Sunday, September 4, 2011

Spring, Southern Hemisphere Style

South Africans know how to celebrate spring.  September 1, while not exactly the spring equinox, is known as "Spring Day."  People dress crazily at work, call it "Casual Day" and donate to charity.  Children get to wear civvies to school instead of their uniform.  We get ice cream at church on the first Sunday in September, and there is always a big, colourful celebration. 

I used to wonder why.  It seemed a bit... "pagan" to me, almost as if the season itself was worshiped.  But this year, I finally figured it out.  Let me explain:

You Northern Hemispherers (is that a word?) celebrate Easter in spring.  The analogy of new life is visually displayed by nature - flowers are beginning to bloom, trees that lay dormant all winter are budding,  baby chicks are hatching, the sun is shining, etc.  It's all very convenient for you.  You have an instant visual of what our lives look like when Jesus redeems us.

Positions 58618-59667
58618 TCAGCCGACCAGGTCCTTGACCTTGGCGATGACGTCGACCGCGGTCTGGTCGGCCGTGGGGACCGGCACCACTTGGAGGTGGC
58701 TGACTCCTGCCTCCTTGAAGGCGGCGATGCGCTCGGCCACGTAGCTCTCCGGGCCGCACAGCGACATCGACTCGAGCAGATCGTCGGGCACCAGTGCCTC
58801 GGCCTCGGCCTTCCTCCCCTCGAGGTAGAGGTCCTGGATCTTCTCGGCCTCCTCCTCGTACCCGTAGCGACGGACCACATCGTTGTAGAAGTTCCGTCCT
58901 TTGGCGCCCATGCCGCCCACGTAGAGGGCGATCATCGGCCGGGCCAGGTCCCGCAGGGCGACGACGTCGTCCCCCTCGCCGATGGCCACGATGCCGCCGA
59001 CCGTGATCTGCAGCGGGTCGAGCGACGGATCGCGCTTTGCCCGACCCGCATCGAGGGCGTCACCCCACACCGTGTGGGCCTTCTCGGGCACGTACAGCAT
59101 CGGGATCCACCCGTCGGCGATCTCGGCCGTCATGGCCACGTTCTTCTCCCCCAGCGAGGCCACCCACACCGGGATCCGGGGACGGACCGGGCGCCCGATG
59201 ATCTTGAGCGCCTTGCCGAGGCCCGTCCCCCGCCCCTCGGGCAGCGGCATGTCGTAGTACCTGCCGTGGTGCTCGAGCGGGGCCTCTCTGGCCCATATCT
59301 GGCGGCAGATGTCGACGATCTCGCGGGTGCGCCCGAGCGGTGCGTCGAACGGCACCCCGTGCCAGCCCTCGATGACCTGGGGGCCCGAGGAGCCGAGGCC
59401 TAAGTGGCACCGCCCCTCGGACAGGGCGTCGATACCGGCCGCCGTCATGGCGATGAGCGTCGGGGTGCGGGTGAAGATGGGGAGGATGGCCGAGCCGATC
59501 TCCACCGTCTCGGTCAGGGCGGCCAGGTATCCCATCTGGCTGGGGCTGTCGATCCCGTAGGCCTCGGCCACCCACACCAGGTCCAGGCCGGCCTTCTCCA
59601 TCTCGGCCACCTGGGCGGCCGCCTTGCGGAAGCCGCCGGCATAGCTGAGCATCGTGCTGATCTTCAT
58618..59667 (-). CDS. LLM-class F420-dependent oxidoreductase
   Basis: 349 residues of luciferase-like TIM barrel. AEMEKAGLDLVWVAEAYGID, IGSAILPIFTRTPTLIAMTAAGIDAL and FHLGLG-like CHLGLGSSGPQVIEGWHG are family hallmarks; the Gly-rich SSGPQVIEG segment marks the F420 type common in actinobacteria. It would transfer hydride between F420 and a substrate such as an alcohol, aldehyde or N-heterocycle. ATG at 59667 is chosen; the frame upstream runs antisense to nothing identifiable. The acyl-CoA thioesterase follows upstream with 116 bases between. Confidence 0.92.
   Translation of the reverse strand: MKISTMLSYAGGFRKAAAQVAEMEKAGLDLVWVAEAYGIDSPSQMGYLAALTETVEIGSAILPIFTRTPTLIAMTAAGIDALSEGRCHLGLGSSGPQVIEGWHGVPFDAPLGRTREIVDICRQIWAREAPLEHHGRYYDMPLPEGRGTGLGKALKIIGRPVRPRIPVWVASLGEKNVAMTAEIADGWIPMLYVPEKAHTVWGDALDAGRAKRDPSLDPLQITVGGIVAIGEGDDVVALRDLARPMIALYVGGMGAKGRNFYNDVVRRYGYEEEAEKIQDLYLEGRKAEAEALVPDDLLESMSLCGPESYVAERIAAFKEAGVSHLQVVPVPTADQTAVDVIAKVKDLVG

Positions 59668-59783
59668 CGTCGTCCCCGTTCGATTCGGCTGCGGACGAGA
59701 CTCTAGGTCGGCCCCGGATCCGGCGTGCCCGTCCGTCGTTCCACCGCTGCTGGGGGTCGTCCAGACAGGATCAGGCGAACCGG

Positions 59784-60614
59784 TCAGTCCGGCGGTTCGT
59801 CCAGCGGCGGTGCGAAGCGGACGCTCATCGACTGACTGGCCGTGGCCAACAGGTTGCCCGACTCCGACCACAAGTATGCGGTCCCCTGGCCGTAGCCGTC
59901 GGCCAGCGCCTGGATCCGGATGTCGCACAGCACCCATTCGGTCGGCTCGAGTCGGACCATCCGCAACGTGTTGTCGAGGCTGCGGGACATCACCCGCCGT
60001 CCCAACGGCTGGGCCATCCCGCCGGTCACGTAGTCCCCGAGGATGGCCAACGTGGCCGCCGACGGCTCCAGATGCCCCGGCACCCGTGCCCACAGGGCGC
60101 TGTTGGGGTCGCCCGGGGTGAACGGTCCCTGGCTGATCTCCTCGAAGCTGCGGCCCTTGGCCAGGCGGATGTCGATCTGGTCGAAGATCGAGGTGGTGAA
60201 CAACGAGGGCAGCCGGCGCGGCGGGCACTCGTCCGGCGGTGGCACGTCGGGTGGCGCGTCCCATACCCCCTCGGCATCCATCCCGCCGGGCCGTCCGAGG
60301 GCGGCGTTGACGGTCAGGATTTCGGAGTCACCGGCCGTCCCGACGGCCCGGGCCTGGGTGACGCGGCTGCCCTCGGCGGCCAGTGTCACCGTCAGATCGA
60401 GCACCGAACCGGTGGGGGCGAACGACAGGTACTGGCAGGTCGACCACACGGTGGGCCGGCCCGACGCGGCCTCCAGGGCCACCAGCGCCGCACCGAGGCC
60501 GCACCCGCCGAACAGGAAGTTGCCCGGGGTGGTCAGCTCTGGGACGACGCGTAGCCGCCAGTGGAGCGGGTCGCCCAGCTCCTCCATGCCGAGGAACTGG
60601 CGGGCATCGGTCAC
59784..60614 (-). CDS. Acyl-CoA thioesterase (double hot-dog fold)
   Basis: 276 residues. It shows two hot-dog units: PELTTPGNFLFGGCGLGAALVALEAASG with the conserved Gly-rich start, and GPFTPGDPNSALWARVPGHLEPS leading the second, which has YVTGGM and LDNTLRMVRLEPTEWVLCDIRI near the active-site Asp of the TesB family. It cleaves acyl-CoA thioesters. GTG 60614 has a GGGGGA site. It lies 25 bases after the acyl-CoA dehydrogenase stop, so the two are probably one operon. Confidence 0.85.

Here in the Southern Hemisphere, however, we celebrate Easter in autumn.  The weather is turning cold, leaves are falling off trees and everyone is preparing for the long, cold winter ahead.  And I have to confess, it's hard to be excited about Jesus rising from the dead when I am preparing to wear my coat 24/7 for three solid months.  There are no pastel colours at Easter in South Africa.  No picnics.  No lilies.  Just... impending gloom.

Ah, but come September we can celebrate.  It's Palm Sunday all over again.  The bright colours come out.  New life triumphs once again.  We sing Hosanna to the King.  And we eat ice cream... because we can.

1 comment:

Elisabeth said...

Vanilla with peanut butter, perhaps?